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HIGHER EDUCATION NOTES: Beet growers honor Brantner ...Knowlton takes MnSCU job ... Student wins scholarship ... morre.

Brantner receives sugar beet award Jason Brantner, research fellow at the Northwest Research and Outreach Center in Crookston, received the Sugarbeet Distinguished Service Award from the Red River Valley Sugarbeet Growers Association at a recent ...

Brantner receives sugar beet award

Jason Brantner, research fellow at the Northwest Research and Outreach Center in Crookston, received the Sugarbeet Distinguished Service Award from the Red River Valley Sugarbeet Growers Association at a recent meeting.

The award honors contributions to the success of the sugar beet industry in Minnesota and North Dakota.

Brantner has been working in the NWROC sugar beet plant project for 17 years, managing experiments, collecting data and summarizing research results. He coordinates studies with growers and scientists at NWROC, North Dakota State University, various sugar beet cooperatives and the U.S. Department of Agriculture.

Knowlton named to MNSCU post


Douglas Knowlton, former UND faculty member and administrator at the University of Minnesota-Crookston, has been appointed vice chancellor for academic and student affairs for Minnesota State Colleges and Universities.

Knowlton has served since 2004 as president of Dakota State University in Madison, S.D. He previously was vice chancellor for academic affairs and a professor at UMC.

At UND, he served as chairman of special education, was a faculty member at the Conflict Resolution Center and was director of child evaluation and treatment at the then-UND Medical Center Rehabilitation Hospital.

He also served on the Minnesota State Board of Technical Colleges and the Minnesota Higher Education Board before MNSCU began operations in 1995.

Knowlton earned a bachelor's degree in psychology from the University of Denver, and a master's in psychology and doctorate in clinical psychology, both from UND.

UND student wins GIS scholarship

Margaret Teevens, a UND student from Casper, Wyo., will receive a scholarship of up to $35,000 to pursue a graduate degree in geographic information systems at Claremont Graduate University's School of Information Systems and Technology.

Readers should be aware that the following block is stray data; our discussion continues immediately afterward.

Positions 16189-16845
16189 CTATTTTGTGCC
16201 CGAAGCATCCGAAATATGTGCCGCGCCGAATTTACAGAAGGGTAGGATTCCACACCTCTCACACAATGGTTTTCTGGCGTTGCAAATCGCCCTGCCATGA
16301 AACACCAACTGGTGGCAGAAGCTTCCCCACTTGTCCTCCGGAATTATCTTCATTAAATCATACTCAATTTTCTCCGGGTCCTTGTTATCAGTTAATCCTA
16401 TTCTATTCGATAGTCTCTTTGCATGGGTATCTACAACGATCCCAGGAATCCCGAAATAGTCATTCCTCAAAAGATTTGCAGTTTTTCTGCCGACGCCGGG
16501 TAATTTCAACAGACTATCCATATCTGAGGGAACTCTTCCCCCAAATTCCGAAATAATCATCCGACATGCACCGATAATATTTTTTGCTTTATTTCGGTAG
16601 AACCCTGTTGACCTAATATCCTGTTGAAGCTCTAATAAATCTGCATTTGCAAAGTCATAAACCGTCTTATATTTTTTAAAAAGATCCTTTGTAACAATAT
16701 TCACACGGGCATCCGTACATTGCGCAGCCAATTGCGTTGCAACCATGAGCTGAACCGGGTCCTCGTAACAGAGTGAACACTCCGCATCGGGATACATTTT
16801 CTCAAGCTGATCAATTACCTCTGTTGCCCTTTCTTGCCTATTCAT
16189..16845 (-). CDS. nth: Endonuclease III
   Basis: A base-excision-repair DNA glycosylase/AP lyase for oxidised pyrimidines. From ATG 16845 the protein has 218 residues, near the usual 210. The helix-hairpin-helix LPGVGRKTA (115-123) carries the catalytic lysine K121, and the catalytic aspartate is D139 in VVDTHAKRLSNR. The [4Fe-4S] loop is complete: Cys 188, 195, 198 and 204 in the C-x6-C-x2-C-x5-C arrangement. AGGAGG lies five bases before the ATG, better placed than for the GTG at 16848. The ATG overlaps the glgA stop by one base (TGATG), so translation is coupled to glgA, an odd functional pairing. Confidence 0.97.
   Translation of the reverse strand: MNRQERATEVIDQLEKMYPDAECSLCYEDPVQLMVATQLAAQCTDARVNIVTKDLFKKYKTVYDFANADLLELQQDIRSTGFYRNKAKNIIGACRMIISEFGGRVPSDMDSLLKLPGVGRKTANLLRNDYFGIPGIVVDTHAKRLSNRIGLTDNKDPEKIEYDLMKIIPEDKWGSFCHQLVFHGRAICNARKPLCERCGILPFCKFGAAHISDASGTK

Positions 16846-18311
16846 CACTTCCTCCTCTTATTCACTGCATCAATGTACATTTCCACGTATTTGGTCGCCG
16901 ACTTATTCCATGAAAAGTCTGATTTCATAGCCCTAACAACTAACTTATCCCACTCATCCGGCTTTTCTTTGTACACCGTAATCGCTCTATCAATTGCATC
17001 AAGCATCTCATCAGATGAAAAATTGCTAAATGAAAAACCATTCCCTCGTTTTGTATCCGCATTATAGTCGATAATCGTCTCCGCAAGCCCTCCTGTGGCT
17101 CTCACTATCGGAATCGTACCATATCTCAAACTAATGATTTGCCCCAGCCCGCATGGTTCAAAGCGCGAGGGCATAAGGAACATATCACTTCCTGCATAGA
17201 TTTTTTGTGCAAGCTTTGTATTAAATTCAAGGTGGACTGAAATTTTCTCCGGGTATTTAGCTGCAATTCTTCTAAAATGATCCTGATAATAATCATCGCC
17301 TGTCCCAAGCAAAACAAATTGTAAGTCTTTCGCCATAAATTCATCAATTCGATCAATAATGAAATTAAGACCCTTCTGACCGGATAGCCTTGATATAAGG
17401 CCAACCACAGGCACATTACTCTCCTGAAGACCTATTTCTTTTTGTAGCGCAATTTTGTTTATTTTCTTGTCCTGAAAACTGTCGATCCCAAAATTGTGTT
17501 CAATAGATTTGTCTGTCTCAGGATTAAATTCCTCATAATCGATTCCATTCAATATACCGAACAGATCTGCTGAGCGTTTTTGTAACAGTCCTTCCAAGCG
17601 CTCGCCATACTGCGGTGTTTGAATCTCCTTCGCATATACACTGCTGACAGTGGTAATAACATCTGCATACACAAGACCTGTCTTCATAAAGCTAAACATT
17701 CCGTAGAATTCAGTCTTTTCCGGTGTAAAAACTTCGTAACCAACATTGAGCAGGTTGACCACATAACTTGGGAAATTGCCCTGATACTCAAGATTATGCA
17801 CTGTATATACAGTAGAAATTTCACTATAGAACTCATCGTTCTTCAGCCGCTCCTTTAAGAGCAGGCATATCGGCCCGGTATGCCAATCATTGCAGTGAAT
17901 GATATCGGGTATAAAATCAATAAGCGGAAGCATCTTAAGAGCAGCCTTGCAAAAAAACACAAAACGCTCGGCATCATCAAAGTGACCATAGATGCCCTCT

Teevens, one of two students to receive the scholarship and $1,000, was selected from more than 90 students worldwide who participated in the university's GIS Challenge competition.


The contest rewards students who use geographic information systems technology to address some of society's most pressing problems. Students developed GIS software applications in one of two areas: public health and humanitarian issues or transportation safety.

Teevens won the transportation safety category for her work on improving transportation safety through policy, vehicle-to-infrastructure communication.

Retirement party set for Severson

A retirement reception for Russ Severson, extension educator at the University of Minnesota-Crookston, will be held 3 to 5 p.m., Dec. 20 in the Bede Ballroom on campus.

Severson began his career in 1973 as a research scientist at the Northwest Research and Outreach Center in Crookston. In 1986, he joined the extension service, where he served as a county educator in Polk County, eventually serving Polk and Red Lake counties.

Since 2008, he has served as extension educator for crops programs in the regional office in Crookston.

For the past 38 years, Severson has planned and participated in numerous educational programs and coordinated and conducted applied research in crops vital to the economic and environmental sustainability of the people in northwest Minnesota.

He has been active in the West Polk County Crop Improvement Association, the Soil and Water Conservation District and state and national associations of agriculture agents.


Williston State seeks four-year degree

Williston (N.D.) State College is seeking state permission to launch its first four-year degree program.

Vice President of Instruction Wanda Meyer said the bachelor of applied science degree in applied management would give people with training in a technical field such as welding or nursing the tools to become a manager in the field.

Meyer said students are ready to enroll. The program still needs the approval of the state Board of Higher Education.

Meyer said even if the four-year program is approved, Williston State will remain a two-year school. It will work with other schools to implement the four-year program.

St. John's seeks new president

For the first time, the pool of candidates to become the next president of the St. John's University in Collegeville, Minn., may include someone who isn't a member of the monastery there.

The university recently hired a search firm to find the successor for the Rev. Robert Koopmann, who is retiring.


The university hopes to select the new president by March and have that person start next summer. To do that, the university has hired Academic Search Inc. to assist in the search.

Abbot John Klassen said it's an open search, but there's still a preference for Benedictine monks. He says the university bylaws won't need to change to permit someone outside the monastery to become president.

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